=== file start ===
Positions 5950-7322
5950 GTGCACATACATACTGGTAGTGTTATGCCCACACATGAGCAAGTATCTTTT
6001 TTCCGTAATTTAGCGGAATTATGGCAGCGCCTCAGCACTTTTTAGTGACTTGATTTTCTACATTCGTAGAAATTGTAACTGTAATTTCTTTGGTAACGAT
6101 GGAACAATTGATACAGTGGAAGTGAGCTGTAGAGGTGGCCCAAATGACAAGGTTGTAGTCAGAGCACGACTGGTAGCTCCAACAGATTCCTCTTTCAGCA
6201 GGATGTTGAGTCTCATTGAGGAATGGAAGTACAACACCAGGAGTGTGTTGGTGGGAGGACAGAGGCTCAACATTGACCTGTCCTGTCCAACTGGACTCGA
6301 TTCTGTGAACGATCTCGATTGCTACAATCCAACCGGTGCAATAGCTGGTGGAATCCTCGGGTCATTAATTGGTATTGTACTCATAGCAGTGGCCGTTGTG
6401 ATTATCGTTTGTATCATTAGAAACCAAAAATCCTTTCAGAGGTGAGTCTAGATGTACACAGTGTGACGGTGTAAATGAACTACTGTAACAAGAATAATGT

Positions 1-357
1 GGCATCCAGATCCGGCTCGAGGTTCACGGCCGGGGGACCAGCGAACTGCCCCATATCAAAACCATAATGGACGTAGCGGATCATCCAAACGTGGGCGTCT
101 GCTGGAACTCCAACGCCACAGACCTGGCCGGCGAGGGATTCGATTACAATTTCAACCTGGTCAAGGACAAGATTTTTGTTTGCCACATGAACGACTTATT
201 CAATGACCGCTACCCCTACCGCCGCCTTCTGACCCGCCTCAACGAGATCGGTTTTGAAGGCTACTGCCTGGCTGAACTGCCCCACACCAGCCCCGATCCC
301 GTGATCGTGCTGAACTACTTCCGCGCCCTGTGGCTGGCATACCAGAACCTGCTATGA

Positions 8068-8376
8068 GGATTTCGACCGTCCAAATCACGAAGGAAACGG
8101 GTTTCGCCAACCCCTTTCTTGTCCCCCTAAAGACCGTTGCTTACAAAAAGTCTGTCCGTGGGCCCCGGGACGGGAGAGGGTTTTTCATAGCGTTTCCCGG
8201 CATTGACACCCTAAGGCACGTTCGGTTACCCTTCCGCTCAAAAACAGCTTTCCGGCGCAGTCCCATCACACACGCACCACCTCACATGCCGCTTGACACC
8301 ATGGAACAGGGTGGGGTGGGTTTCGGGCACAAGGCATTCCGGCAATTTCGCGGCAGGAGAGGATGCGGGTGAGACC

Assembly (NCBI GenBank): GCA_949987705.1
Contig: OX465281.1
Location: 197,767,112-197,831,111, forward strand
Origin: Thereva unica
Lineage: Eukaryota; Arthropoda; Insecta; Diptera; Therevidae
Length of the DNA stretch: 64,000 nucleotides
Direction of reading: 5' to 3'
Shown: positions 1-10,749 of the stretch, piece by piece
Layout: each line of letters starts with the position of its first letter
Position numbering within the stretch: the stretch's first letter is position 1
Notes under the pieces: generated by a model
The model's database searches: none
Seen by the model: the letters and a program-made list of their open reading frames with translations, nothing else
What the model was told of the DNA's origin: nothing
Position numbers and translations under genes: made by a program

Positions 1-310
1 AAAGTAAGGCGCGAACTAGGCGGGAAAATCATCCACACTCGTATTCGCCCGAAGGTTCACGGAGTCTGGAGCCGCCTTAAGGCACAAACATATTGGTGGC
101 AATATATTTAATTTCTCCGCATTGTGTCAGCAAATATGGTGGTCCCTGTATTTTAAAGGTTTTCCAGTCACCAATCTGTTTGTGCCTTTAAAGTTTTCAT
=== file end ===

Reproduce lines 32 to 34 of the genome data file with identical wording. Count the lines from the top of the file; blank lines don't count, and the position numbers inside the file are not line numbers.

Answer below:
Position numbers and translations under genes: made by a program

Positions 1-310
1 AAAGTAAGGCGCGAACTAGGCGGGAAAATCATCCACACTCGTATTCGCCCGAAGGTTCACGGAGTCTGGAGCCGCCTTAAGGCACAAACATATTGGTGGC